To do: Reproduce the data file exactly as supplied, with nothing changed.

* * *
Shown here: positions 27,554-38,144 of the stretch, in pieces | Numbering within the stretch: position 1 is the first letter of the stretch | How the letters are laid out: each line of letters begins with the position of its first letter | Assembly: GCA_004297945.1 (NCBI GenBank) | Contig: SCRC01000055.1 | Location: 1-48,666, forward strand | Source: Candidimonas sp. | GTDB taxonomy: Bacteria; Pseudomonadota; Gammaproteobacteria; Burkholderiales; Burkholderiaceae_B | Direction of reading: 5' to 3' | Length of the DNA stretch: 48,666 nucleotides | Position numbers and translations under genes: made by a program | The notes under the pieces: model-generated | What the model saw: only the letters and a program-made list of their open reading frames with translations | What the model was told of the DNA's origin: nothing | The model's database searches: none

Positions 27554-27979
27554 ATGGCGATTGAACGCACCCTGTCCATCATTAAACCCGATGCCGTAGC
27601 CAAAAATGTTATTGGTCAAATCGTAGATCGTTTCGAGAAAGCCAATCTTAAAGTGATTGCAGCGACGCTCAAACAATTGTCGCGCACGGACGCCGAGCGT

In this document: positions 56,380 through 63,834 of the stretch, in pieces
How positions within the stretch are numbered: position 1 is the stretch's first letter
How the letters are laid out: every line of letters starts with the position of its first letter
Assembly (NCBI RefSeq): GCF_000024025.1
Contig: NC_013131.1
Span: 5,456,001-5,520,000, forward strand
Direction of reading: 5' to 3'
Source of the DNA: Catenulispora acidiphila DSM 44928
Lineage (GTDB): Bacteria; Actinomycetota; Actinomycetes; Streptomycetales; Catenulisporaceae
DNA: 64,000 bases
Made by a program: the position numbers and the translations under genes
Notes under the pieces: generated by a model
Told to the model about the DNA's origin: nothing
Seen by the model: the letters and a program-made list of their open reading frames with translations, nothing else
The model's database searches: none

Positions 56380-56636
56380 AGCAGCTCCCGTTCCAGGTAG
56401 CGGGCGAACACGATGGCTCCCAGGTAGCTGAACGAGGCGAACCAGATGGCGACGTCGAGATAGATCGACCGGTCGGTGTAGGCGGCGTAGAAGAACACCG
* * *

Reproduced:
Shown here: positions 27,554-38,144 of the stretch, in pieces | Numbering within the stretch: position 1 is the first letter of the stretch | How the letters are laid out: each line of letters begins with the position of its first letter | Assembly: GCA_004297945.1 (NCBI GenBank) | Contig: SCRC01000055.1 | Location: 1-48,666, forward strand | Source: Candidimonas sp. | GTDB taxonomy: Bacteria; Pseudomonadota; Gammaproteobacteria; Burkholderiales; Burkholderiaceae_B | Direction of reading: 5' to 3' | Length of the DNA stretch: 48,666 nucleotides | Position numbers and translations under genes: made by a program | The notes under the pieces: model-generated | What the model saw: only the letters and a program-made list of their open reading frames with translations | What the model was told of the DNA's origin: nothing | The model's database searches: none

Positions 27554-27979
27554 ATGGCGATTGAACGCACCCTGTCCATCATTAAACCCGATGCCGTAGC
27601 CAAAAATGTTATTGGTCAAATCGTAGATCGTTTCGAGAAAGCCAATCTTAAAGTGATTGCAGCGACGCTCAAACAATTGTCGCGCACGGACGCCGAGCGT

In this document: positions 56,380 through 63,834 of the stretch, in pieces
How positions within the stretch are numbered: position 1 is the stretch's first letter
How the letters are laid out: every line of letters starts with the position of its first letter
Assembly (NCBI RefSeq): GCF_000024025.1
Contig: NC_013131.1
Span: 5,456,001-5,520,000, forward strand
Direction of reading: 5' to 3'
Source of the DNA: Catenulispora acidiphila DSM 44928
Lineage (GTDB): Bacteria; Actinomycetota; Actinomycetes; Streptomycetales; Catenulisporaceae
DNA: 64,000 bases
Made by a program: the position numbers and the translations under genes
Notes under the pieces: generated by a model
Told to the model about the DNA's origin: nothing
Seen by the model: the letters and a program-made list of their open reading frames with translations, nothing else
The model's database searches: none

Positions 56380-56636
56380 AGCAGCTCCCGTTCCAGGTAG
56401 CGGGCGAACACGATGGCTCCCAGGTAGCTGAACGAGGCGAACCAGATGGCGACGTCGAGATAGATCGACCGGTCGGTGTAGGCGGCGTAGAAGAACACCG